(Al Seib/ For The Times)


Opinion: New California composting law should be bolstered by standardized food labels

Food waste is a huge problem in the U.S.
<a href="https://highschool.latimes.com/author/alanaweisberg/" target="_self">Alana Weisberg</a>

Alana Weisberg

April 6, 2022
On January 1, California intended for residents to begin composting through organic waste collection. This law, entitled “Senate Bill 1383” (SB1383), was meant to reduce the disposal of organic waste by 75% by the year 2025 and is the first state-wide law requiring all residents to compost. We are already a quarter of the way through 2022, and most California residents either do not know about the bill, or they have not started to dispose of their organic waste separately from the rest of their trash.

California resident, Carrie Stern is the mother of two and says that her family would gladly comply, but did not know the bill had passed or what steps they should take. Other residents are simply waiting for instruction and composting bins.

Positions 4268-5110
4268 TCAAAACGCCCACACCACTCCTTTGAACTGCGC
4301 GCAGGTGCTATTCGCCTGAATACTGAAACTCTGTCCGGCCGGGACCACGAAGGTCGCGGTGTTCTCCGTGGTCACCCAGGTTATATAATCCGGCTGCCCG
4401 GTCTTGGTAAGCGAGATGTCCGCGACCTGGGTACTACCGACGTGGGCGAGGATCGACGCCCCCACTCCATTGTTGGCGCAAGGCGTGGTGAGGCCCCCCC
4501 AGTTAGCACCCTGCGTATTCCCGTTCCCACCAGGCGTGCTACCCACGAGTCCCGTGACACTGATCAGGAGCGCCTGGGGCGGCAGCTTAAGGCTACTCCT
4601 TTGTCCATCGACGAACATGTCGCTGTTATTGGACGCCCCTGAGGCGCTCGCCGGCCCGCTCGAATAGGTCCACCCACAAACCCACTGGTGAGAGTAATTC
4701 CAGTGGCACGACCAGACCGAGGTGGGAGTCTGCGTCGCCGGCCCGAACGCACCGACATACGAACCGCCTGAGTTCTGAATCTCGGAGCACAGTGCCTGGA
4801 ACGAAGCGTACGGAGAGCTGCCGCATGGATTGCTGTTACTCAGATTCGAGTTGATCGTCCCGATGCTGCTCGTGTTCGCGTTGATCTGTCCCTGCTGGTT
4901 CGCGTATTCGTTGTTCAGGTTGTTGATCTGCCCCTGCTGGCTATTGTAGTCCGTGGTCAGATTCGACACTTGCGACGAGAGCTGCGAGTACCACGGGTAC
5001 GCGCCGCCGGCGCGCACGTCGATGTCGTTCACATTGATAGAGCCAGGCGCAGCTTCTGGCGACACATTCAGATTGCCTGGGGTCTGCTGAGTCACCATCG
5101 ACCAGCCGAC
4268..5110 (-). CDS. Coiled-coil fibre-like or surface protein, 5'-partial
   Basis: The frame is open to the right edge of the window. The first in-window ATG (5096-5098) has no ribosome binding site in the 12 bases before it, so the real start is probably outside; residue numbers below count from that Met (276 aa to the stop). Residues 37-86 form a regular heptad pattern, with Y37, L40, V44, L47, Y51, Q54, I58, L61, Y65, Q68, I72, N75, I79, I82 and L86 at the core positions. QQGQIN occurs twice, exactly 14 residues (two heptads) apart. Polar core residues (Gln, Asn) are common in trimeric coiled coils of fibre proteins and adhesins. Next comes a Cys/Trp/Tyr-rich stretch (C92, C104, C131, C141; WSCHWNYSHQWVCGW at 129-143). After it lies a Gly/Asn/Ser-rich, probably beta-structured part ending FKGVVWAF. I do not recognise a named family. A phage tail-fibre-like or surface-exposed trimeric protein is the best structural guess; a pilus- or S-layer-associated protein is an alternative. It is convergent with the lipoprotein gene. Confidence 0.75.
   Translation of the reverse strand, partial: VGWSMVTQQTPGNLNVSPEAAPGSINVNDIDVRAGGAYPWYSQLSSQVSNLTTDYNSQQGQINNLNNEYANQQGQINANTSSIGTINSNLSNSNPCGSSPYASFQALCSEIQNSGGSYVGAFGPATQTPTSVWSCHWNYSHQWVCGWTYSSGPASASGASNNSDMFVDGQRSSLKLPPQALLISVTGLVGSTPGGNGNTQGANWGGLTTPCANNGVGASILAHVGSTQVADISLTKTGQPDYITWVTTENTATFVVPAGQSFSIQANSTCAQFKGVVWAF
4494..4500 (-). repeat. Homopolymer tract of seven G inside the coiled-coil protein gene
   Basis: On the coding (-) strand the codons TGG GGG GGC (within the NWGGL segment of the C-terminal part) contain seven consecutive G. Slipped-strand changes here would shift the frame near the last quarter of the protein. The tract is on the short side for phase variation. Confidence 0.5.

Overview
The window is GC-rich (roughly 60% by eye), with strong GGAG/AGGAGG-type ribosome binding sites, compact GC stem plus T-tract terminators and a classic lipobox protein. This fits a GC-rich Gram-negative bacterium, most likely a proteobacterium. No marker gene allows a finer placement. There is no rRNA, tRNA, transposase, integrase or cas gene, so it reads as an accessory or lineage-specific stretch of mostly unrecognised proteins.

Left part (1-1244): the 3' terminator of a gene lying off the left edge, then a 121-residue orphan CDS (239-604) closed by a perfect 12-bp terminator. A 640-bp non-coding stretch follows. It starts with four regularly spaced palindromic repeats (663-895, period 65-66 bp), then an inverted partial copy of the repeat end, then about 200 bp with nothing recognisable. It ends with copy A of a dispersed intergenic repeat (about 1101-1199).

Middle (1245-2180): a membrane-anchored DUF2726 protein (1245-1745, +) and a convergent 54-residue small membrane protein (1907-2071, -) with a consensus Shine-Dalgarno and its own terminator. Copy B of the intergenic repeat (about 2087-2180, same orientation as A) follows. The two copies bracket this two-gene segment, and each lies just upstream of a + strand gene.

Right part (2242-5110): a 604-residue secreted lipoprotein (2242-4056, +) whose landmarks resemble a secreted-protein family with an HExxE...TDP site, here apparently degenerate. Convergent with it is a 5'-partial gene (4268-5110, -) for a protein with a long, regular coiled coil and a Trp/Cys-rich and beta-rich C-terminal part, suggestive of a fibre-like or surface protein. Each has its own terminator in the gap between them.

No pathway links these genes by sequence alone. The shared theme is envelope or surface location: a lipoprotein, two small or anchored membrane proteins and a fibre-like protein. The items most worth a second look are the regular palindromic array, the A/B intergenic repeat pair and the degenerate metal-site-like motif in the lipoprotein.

The writer of Senate Bill 1383 Nick Lapis explained in an interview that “each city and county run their own program, so each tends to be very different from one another,” making it more difficult for residents to get information and also to enforce the bill on a statewide scale.

Although the intention behind California’s bill is admirable, it would be even more effective if we were able to cut down consumer waste rather than simply redirect it.

American consumers waste 108 billion pounds of food each year largely because they believe the food is no longer safe to eat. Our family relies on the date labels or datelike numbers on the food and assumes that they are indicators of safety.

Stickers and stamps on foods that list expiration dates can be difficult to decipher because they are inconsistent. Since unclear labeling leads consumers to waste considerable amounts of food, the United States Department of Agriculture should require a standardized system for food expiration

Food waste takes up space in landfills and contributes to global warming, threatening our future. Food waste in landfills turns into methane gas and is one contributor to global warming.

Our world is heating up at an exponential rate and we should seize any opportunity to limit greenhouse emissions. To do this, we must address the main producer of this waste by making it easier to determine if food is still safe to eat.